Maciek Pysz, A Journey, Dot Time Records

From 2015. I enjoyed Insight, Maciek Pysz’s 2013 record, and there are echoes of that winning formula here with bassist Yuri Goloubev and drummer Asaf Sirkis joining the guitarist once again, the playing addition this time the warm presence of …

Published: 25 Dec 2019. Updated: 2 years.

From 2015. I enjoyed Insight, Maciek Pysz’s 2013 record, and there are echoes of that winning formula here with bassist Yuri Goloubev and drummer Asaf Sirkis joining the guitarist once again, the playing addition this time the warm presence of bandoneonist Daniele di Bonaventura.

With a pastoral sound Pysz plays mainly his own gently persuasive compositions plus a version of Ralph Towner song ‘Innocente’, and there’s a delicate humanity to the atmosphere throughout, sometimes touching on Pat Metheny territory by cleverly harnessing complex acoustic melodic lines underpinned by a very emotion-laden but uncloying sense of harmony.

Di Bonaventura adds plenty of interest as a foil to the guitarist, for instance on the atmospheric ‘Paris’, and Goloubev’s deft bass accompaniment contributes a great deal to the sheer tonal warmth of the band sound. There is some beautiful stuff here – a must for jazz guitar fans. SG

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Marc Cary, Rhodes Ahead Vol 2, Motéma

From 2015. If there existed a sliding scale of vogue-ish instruments running from zero = fashionable as a pair of old socks to 10 = who needs shades anyway then the Fender Rhodes would be shooting off the top end of the Ray-Ban scale without a …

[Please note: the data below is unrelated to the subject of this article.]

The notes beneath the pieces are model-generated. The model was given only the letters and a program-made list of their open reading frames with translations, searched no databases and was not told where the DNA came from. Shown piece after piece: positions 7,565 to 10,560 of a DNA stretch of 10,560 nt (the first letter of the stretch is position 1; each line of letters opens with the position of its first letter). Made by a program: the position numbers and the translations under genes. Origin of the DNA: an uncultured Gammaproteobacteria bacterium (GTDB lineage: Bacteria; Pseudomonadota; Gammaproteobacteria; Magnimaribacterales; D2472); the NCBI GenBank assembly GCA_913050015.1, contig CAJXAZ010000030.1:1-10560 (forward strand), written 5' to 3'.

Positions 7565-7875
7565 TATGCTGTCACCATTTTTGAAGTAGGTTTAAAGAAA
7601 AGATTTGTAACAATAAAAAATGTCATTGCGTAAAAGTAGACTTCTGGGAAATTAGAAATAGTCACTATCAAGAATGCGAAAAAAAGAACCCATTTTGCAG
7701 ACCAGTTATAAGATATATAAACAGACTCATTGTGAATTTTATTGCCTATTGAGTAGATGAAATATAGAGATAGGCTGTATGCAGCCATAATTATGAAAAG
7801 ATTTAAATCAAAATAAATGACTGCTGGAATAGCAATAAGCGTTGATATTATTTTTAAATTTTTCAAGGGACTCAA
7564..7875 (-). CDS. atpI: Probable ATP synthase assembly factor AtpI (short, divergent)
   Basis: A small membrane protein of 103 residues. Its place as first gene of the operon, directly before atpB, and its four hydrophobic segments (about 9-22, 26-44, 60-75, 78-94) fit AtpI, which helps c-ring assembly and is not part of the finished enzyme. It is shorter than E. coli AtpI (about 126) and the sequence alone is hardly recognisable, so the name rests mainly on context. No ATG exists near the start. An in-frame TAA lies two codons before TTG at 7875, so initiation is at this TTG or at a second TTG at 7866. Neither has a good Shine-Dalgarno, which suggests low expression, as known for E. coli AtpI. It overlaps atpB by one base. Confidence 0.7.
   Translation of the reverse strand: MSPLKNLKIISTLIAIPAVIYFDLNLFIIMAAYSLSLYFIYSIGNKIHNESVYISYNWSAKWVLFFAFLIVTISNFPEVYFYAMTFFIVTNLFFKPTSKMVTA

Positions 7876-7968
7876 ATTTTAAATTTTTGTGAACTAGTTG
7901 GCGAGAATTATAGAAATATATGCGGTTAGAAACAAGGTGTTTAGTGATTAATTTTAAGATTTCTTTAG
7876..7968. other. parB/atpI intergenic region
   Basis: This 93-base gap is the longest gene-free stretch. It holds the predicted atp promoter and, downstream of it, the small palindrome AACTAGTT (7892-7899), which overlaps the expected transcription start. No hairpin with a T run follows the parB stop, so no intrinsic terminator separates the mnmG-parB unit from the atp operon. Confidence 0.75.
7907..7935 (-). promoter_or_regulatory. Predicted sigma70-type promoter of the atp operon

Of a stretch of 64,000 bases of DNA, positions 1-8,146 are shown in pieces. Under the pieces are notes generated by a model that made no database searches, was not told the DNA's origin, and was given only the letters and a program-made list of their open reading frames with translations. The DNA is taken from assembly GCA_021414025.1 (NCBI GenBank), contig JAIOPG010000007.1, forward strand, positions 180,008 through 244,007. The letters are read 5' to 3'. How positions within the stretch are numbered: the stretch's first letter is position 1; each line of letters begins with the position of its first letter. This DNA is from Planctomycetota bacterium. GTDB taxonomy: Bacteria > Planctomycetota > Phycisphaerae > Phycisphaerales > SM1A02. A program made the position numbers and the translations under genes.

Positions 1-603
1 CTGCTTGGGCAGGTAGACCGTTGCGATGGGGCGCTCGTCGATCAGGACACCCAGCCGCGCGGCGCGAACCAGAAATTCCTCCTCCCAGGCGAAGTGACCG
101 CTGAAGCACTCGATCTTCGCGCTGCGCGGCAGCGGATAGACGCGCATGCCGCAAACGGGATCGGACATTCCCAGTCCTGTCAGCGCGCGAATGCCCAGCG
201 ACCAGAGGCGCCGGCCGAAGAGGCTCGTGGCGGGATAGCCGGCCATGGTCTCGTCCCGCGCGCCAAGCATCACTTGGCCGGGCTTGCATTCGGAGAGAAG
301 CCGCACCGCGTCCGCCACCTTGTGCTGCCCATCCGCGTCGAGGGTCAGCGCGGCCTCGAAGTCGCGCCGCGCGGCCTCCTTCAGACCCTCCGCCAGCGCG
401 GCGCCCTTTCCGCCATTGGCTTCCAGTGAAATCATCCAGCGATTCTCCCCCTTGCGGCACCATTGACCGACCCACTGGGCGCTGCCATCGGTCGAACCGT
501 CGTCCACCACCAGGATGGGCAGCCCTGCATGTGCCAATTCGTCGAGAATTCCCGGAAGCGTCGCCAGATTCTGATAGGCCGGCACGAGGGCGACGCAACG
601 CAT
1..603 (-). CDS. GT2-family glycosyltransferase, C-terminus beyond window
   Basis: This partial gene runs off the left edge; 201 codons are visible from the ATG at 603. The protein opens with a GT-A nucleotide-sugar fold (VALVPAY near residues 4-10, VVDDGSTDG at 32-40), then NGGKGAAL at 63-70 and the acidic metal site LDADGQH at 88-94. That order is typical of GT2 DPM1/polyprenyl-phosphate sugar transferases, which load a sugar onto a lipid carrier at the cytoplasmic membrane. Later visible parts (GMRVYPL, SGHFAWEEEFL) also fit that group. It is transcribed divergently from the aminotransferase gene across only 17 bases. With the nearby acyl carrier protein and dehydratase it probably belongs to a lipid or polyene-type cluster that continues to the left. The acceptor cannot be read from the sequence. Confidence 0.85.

Published: 25 Dec 2019. Updated: 19 months.

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From 2015. If there existed a sliding scale of vogue-ish instruments running from zero = fashionable as a pair of old socks to 10 = who needs shades anyway then the Fender Rhodes would be shooting off the top end of the Ray-Ban scale without a doubt. No matter, the instrument still needs someone tasteful to push those keys and manipulate the electronic possibilities and Marc Cary is no bandwagon-hopper anticipating the current fashion for all things Rhodes by years and years with Rhodes Ahead Vol. 1 strictly 20th century.

There is a pile going on here as Cary folds in jazz, latin, the funk-derived DC style Go-Go and so much more here with club-friendly cosmic sounds effortlessly appealing. Sometimes too much Rhodes, though, can pall yet Cary and his band never allow longueurs to creep in too much and with Tank Gully and Jason Moran bassist Tarus Mateen as the core unit he is keeping good company once more, assembling an additional battery of instrumentalists to join him so we hear tabla, djembe and a little violin even thrown in for good measure.

Of the 11 tracks plump for ‘Spices and Mystics’ most, ex-Abbey Lincoln pianist Cary’s own tune that inures itself initially from a Lonnie Liston Smith space through scintillatingly fast beats and fat bass punctuation into headbobbingly ecstatic territory. Not everything here has quite that impact but this second volume of Rhodes scholarship is sure to be played on the more discerning jazz radio stations and web shows out there perfect for their coolest listeners. SG